I need to believe that I can achieve my goals

Two senior women nordic walking in the park

From your responses in the assessment, it seems like you need to believe more that you can actually achieve your goals. This is common as people who haven’t previously done much activity as they rarely see themselves as able to be an active person and view those that are as unattainable. But this is about perception of what an active person is and the goals that you set yourself. If you don’t believe you can achieve what you set out to achieve, in life not just your activity goals, you’re highly likely to fail. It’s fine to have a big target, but you must set yourself smaller goals that are achievable along the way, that will help keep you motivated as you should be able to see how you can achieve that smaller step.



An example may be that you want to run in a charity 5km fun run so you may start off moving more in everyday life, add some walking into daily tasks, then move onto recreational walks which can go further and faster, then start jogging slowly and build up to 5km. Thinking about running 5km for many people would frighten them to death but thinking about smaller, more immediate goals, it seems less daunting, more manageable and ultimately more achievable.

Focus on Past Success

If you’ve been more active in the past, focus on the thoughts, activities and the emotions you felt at that time. You’ve been able to do it before so you can do it again. Think about how you did it, what it felt like, what made you do it then and from that, what can you focus on now to help you boost your activity levels again. There may be reasons why the past can’t be replicated now but if there’s one thing that you can focus on, the enjoyment, the way you felt after doing it, who you did it with. this can help you.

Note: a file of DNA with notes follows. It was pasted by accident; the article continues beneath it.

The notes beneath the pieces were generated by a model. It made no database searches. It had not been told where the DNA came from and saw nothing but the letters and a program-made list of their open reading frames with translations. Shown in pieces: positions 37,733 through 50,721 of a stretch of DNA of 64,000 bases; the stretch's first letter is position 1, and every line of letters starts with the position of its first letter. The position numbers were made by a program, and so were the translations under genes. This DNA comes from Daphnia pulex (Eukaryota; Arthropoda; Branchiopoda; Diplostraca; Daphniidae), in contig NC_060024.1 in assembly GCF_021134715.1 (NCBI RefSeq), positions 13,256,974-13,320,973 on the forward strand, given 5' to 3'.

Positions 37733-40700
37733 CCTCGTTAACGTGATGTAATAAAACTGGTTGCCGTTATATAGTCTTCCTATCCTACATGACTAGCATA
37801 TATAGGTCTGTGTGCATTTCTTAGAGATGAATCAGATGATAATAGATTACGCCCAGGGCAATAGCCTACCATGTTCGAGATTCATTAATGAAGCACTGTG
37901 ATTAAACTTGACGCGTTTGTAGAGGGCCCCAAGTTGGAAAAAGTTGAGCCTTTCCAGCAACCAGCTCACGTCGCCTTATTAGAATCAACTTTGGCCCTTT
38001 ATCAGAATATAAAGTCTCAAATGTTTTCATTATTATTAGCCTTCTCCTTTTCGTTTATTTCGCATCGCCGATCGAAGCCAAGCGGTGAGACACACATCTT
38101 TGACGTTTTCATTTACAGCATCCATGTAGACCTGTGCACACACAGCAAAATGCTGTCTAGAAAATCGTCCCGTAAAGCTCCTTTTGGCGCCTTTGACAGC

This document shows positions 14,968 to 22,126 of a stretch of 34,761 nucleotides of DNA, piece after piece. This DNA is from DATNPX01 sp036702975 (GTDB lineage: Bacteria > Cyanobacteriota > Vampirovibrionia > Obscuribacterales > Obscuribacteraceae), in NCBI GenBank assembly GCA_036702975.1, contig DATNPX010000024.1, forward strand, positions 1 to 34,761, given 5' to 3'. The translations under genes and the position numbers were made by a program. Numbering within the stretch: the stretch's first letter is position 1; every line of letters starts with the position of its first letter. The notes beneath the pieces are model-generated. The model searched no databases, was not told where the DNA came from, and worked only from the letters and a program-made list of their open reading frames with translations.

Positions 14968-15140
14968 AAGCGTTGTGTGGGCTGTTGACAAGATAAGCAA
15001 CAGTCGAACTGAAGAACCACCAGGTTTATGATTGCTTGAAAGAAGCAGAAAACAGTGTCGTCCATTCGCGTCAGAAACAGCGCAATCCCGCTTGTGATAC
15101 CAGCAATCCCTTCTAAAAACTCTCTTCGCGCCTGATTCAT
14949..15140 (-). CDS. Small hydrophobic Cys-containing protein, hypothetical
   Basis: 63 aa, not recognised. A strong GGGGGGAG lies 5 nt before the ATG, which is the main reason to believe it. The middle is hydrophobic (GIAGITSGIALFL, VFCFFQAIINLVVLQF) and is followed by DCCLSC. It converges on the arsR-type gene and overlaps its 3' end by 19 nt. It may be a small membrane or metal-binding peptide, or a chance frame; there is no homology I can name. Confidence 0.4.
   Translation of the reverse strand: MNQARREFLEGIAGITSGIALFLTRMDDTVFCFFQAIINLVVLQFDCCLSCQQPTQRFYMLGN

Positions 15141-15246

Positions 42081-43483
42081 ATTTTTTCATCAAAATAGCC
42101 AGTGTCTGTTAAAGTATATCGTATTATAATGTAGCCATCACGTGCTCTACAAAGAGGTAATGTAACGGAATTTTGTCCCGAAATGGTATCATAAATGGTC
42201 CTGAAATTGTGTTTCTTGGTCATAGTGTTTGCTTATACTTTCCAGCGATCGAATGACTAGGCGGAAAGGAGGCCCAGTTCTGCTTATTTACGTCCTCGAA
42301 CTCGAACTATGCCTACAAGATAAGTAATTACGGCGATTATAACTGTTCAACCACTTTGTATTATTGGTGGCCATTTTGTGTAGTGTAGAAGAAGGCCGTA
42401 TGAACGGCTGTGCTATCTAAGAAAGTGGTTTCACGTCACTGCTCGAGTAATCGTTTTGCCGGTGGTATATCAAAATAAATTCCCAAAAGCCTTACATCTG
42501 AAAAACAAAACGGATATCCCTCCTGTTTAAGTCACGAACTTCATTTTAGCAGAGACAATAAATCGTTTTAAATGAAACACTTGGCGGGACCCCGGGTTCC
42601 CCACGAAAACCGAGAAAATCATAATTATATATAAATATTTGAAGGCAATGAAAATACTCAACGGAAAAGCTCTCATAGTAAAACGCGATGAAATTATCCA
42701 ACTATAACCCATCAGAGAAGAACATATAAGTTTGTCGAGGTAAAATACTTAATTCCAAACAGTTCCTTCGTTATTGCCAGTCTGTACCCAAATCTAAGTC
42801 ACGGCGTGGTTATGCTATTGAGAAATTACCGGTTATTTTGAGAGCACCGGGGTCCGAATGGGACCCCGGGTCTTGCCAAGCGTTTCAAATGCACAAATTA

Instructor having a consultation with a client

Listen to those who can help

Look for help from those that can help you and those that believe in you. Asking people who have become more active for their help, their advice or their journey can help you identify which way you want to go. They can act as a motivator and a role model if they had the same challenges you have as well as providing insight on how to overcome them. Listening to those have knowledge and experience in physical activity will also help as they are a trusted source of information. To contact an Exercise Specialist in the Active Blaby team, please do so by completing the referral on the assessment you’ve finished or on the referral form below.


Imagine the Person you want to be

Modelling yourself on people you aspire to be like can be a powerful motivator. People who thought they’d struggle to be active too but overcame their challenges to achieve their ambitions. You can find some examples of these people by visiting the We Are Undefeatable website. These people will be able to share how their lives have improved from what they’ve achieved and you can feel that way too. The sense of accomplishment at each stage will drive you on to the next goal. Be a role model for others in a similar position or to your friend and family.

Senior couple walking

Overcome the Fear

The fear of failure can be a strong emotion to overcome. What if you don’t achieve what you want? What if you go back to normal? Maybe think about why you want to be more active in the first place, is it to improve your health, is it to play more with your kids or grandchildren, is it to take part in more activities with your friends? Changing any behaviour in your life, that alone a big one like being more active is rife with fear, change is scary for most people but to help you, you need to fear what you may miss out on by not trying more than the fear of failing by not trying at all.


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